Sunday, April 13, 2014

'We The People' Eventually Freed The Slaves

"if there is once a will in the people of America to abolish slavery, there is no word, no syllable in the Constitution to forbid that result" - Frederick Douglass

In a 1860 speech in Glasgow Frederick Douglass writes on the Constitution of the United States: 'Its language is “we the people;” not we the white people, not even we the citizens, not we the privileged class, not we the high, not we the low, but we the people'. The opinion that the Constitution of the United States is fundamentally anti-slavery is reflected in the 1860 Republican Platform, put together two months later, which declares: "That the maintenance of the principles promulgated in the Declaration of Independence and embodied in the Federal Constitution, "That all men are created equal; that they are endowed by their Creator with certain inalienable rights; that among these are life, liberty and the pursuit of happiness; that to secure these rights, governments are instituted among men, deriving their just powers from the consent of the governed," is essential to the preservation of our Republican institutions; and that the Federal Constitution, the Rights of the States, and the Union of the States must and shall be preserved." Or, as Jim DeMint recently put it, 'the Constitution kept calling us back to ‘all men are created equal and we have inalienable rights’ in the mind of God'.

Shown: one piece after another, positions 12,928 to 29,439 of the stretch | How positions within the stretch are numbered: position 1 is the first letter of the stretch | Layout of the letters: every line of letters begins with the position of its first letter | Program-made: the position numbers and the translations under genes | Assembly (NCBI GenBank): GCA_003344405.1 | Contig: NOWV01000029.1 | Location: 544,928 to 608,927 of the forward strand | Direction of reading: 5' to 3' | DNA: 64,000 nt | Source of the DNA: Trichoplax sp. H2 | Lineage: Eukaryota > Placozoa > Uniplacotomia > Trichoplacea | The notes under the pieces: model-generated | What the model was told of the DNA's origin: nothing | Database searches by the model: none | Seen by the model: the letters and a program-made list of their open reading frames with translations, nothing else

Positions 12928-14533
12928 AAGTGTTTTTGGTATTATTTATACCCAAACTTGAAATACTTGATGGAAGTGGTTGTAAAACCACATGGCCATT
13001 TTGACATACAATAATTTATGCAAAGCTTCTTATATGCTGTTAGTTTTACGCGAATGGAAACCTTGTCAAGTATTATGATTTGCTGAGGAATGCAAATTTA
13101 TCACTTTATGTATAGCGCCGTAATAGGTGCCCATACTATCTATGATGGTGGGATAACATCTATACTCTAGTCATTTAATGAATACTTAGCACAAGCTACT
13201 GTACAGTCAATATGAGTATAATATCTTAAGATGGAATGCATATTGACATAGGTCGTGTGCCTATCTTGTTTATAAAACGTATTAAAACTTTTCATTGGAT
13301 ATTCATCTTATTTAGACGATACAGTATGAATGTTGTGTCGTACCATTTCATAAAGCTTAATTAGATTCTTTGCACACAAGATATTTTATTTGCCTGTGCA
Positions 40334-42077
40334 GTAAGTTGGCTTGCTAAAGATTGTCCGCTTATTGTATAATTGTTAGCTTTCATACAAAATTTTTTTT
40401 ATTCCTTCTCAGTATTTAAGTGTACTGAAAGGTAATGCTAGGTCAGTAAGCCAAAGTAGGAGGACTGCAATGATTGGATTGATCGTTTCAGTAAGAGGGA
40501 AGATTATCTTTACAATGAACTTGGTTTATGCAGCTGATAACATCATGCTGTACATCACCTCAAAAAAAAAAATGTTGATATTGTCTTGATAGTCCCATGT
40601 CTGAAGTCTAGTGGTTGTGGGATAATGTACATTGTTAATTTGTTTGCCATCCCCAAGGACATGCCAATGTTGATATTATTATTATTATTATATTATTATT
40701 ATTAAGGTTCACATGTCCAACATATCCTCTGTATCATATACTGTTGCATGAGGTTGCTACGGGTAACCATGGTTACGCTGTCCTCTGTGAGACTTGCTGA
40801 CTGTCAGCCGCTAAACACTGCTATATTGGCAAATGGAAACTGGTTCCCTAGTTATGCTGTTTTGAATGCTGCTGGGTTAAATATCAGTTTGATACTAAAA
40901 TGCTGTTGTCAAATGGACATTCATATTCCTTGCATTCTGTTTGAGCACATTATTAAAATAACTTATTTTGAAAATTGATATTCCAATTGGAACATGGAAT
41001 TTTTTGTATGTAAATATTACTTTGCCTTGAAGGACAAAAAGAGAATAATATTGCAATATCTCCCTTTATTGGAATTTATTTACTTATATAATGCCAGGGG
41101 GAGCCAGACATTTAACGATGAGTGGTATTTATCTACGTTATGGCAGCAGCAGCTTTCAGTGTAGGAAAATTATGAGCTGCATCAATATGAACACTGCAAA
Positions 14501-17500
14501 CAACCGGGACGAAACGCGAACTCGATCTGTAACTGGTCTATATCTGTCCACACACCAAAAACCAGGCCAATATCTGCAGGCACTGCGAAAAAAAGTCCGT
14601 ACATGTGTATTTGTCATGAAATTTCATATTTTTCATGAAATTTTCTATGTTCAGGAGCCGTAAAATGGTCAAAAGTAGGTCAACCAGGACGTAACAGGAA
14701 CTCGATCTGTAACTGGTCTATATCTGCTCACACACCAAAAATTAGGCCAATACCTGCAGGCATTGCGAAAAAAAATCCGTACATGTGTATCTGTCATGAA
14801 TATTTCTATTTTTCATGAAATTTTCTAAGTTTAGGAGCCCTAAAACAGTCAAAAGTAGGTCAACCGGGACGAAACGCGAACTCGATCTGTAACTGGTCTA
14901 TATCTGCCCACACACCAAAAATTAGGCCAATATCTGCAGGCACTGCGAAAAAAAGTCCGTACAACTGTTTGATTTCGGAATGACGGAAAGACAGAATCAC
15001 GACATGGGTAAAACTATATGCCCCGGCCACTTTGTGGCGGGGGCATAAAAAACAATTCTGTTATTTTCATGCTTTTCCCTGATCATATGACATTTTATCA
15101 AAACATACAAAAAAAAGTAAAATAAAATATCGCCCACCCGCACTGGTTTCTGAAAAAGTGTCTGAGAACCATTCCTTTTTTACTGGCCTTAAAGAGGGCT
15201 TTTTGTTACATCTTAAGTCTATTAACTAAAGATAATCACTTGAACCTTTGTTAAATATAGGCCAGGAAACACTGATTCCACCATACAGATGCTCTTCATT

Over against the revolutionary tabula rasa of the Garrisonians, Frederick Douglass puts reform. The move to free the slaves came from the people, says Jim DeMint. People that refused to dissolve the Union, people that voted Lincoln into office. Let's listen again to Frederick Douglass: 'If the South has made the Constitution bend to the purposes of slavery, let the North now make that instrument bend to the cause of freedom and justice.'